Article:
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Lithuania Energy Information

2018 Lithuania Key Figures

Population: 2.79 million
GDP growth rate: 3.49 %/year
Energy independence: 25.9%

* at purchasing power parity
Total consumption/GDP:* 60.7 (2015=100)
CO2 Emissions: 4.45 tCO2/capita
Rate of T&D power losses: 7.63%

Lithuania Related News

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Lithuania Related Research

Total Energy Consumption

Total energy consumption per capita is 2.7 toe, and around 4000 kWh for electricity (2018); those consumption rates are 14% and 28% below the EU average, respectively.

Graph: CONSUMPTION TRENDS BY ENERGY SOURCE (Mtoe)

Total energy consumption has been increasing by 2%/year since 2014 to 7.6 Mtoe in 2018.

Lithuania's energy intensity to GDP fell by 3.5%/year between 2000 and 2018, more than twice as fast as in the European Union (-1.8%/year).

Interactive Chart Lithuania Total Energy Consumption

More research: Lithuania energy report

Crude Oil Production

Apart from a marginal production of around 70 kt, Lithuania imports all its crude oil (9.8 Mt in 2018), mainly from Russia. It is refined at the Mazeikiai refinery which has a capacity of 15 Mt/year and which operates at around 2/3 of its capacity. The country is a net exporter of oil products (7.6 Mt of exports for 0.9 Mt of imports in 2018).

Interactive Chart Lithuania Crude Oil Production

More research: EMEA Refineries Dataset

Oil Products Consumption

Oil consumption has been rising by 2.7% /year since 2013, reaching 2.9 Mt. It had remained broadly stable at around 2.5 Mt between 2000 and 2014, after nearly halving between 1992 and 2002.

Graph: OIL CONSUMPTION (Mt)

Transport consumes nearly 2/3 of the country's oil products. District heating is the second largest consumer with 16% of total oil consumption (2018). The shares of industry and buildings (residential and services) are limited (11% and 4%, respectively).

Interactive Chart Lithuania Refined Oil Products Production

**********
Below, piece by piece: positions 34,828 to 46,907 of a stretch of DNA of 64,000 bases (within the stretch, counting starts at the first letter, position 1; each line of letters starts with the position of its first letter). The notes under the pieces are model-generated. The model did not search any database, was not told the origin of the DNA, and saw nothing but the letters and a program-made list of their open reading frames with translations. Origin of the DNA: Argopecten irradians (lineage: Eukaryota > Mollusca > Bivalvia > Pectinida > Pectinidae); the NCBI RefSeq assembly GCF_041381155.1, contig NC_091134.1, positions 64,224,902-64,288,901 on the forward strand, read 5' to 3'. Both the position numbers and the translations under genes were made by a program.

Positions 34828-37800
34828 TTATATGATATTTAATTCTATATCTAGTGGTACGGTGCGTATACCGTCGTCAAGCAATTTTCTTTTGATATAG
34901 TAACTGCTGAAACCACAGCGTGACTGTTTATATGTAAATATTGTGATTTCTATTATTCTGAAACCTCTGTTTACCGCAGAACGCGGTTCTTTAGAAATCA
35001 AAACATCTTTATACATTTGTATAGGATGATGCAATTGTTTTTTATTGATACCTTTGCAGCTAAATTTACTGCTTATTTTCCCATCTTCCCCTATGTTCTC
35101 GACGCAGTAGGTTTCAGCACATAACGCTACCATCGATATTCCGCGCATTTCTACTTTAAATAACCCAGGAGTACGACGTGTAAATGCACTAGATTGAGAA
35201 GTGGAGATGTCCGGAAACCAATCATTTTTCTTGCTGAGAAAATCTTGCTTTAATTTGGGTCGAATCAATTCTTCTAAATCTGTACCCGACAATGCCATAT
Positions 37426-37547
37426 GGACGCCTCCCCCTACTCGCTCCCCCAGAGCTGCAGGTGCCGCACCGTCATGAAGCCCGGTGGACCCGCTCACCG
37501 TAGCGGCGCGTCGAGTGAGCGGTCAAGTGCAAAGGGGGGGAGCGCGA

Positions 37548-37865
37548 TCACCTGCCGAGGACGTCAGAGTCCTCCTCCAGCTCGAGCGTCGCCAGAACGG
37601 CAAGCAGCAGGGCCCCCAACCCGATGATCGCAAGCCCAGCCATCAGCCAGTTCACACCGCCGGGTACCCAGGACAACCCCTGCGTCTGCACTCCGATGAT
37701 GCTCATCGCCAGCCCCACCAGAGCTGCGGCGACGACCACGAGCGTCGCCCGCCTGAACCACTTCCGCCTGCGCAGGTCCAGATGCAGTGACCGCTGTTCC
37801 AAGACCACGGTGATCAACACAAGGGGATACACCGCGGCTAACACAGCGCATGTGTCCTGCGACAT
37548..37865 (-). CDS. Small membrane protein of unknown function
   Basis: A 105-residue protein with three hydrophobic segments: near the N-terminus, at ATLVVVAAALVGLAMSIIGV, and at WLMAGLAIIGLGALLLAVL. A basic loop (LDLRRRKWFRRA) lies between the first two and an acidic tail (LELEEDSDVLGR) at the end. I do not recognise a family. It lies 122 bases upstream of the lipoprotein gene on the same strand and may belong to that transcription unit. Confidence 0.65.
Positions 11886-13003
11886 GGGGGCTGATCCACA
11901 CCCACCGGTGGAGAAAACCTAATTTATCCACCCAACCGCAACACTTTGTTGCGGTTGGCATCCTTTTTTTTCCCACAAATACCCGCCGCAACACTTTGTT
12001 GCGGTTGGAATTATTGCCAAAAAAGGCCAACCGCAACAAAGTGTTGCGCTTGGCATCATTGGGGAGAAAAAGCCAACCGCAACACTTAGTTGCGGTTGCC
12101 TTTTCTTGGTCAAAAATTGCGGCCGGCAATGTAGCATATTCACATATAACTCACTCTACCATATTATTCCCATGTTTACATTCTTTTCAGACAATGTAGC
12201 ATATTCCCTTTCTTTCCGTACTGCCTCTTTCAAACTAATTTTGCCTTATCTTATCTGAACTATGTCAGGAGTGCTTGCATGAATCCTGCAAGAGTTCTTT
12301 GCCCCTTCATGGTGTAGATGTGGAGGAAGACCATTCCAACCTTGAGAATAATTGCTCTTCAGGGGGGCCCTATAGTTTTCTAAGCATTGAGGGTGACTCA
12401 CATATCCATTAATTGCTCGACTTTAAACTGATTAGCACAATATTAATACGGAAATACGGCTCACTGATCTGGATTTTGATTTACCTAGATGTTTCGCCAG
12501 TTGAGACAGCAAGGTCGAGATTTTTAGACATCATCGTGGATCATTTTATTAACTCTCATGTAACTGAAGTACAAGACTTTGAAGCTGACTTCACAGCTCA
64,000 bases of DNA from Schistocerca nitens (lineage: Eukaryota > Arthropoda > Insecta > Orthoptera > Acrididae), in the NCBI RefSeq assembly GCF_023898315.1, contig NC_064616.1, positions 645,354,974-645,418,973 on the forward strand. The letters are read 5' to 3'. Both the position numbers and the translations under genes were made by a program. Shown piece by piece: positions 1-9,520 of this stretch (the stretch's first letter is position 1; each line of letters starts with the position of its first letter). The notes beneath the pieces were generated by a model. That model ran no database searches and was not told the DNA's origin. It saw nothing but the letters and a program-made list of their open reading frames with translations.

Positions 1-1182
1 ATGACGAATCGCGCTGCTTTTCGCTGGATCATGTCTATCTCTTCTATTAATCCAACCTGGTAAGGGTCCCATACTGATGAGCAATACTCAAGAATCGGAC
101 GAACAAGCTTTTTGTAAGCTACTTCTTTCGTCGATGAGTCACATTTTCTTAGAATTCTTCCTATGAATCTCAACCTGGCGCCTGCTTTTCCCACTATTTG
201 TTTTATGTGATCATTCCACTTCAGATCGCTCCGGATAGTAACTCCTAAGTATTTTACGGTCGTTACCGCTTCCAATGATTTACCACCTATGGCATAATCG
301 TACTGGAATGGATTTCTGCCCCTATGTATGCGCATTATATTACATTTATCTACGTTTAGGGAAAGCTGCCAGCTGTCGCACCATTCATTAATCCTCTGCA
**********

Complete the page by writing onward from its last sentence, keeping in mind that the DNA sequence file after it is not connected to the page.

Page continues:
More research: EMEA Refineries Dataset

Natural Gas Consumption

Since 2011, natural gas consumption has been falling rapidly (-6%/year), due to stronger competition from cheaper fuels, such as low-sulphur heavy fuel oil or gas oil, or biomass in heat production, and from renewables. Gas consumption had increased rapidly between 2000 and 2007 (+4.9%/year, on average).

Industry accounts for 66% of the total gas consumption (including non-energy uses, mainly fertiliser production), followed by power plants (12%), district heating plants (7%) and the residential-tertiary sector (12%) (2018).

Graph: NATURAL GAS CONSUMPTION (bcm)

Interactive Chart Lithuania Natural Gas Domestic Consumption

More research: EMEA LNG Trade Dataset

Coal Consumption

Coal consumption has increased slightly since 2001. After a quick decrease between 2013 and 2015, coal consumption has increased by 5.2%/year since 2015.

Buildings (residential-services sector) absorb 52% of the consumption while industry (mainly non-metallic minerals) accounts for 39% (2018).

Graph: COAL CONSUMPTION (Mt)

Graph: COAL CONSUMPTION BREAKDOWN BY SECTOR (2018, %)

Interactive Chart Lithuania Coal and Lignite Domestic Consumption

Power Consumption

Electricity demand has increased by 2.4%/year since 2010, reaching 11.3 TWh in 2018. Previously, it grew strongly between 2000 and 2008 (+4.6%, on average).

Graph: ELECTRICITY CONSUMPTION (TWh)

Industry absorbs 33% of electricity consumption, services 30%, and the residential sector 26% (2018). Those shares have remained broadly stable since 2000.

Graph: ELECTRICITY CONSUMPTION BREAKDOWN BY SECTOR (2018,%)

Renewable in % Electricity Production

The target of the National Renewable Energy and Climate Action Plan of a 23% share of renewables in final energy consumption was exceeded in 2016 and 2017 by more than 25% mainly thanks to heating (46.5% versus only 3.6% for transport and nearly 17% for power generation). The NEICP (2018) raised this target to 45% of renewables in 2030.

Interactive Chart Lithuania Share of Renewables in Electricity Production (incl hydro)

CO2 Fuel Combustion/CO2 Emissions

Lithuania's GHG emissions decreased by nearly 60% between 1990 and 2000. After a 30% rise between 2000 and 2007, offset by significant drops in 2008 and 2009, emissions have remained broadly stable since 2009 and are 57% below 1990 levels (21 Mt).

Lithuania aims to cap the increase in GHG emissions in sectors covered by the EU ETS to 15% compared to the 2005 level (15.5 MtCO2eq). Ahead of the COP 21, Lithuania's NDC includes a binding GHG emission reduction of 40% by 2030 compared to 1990.

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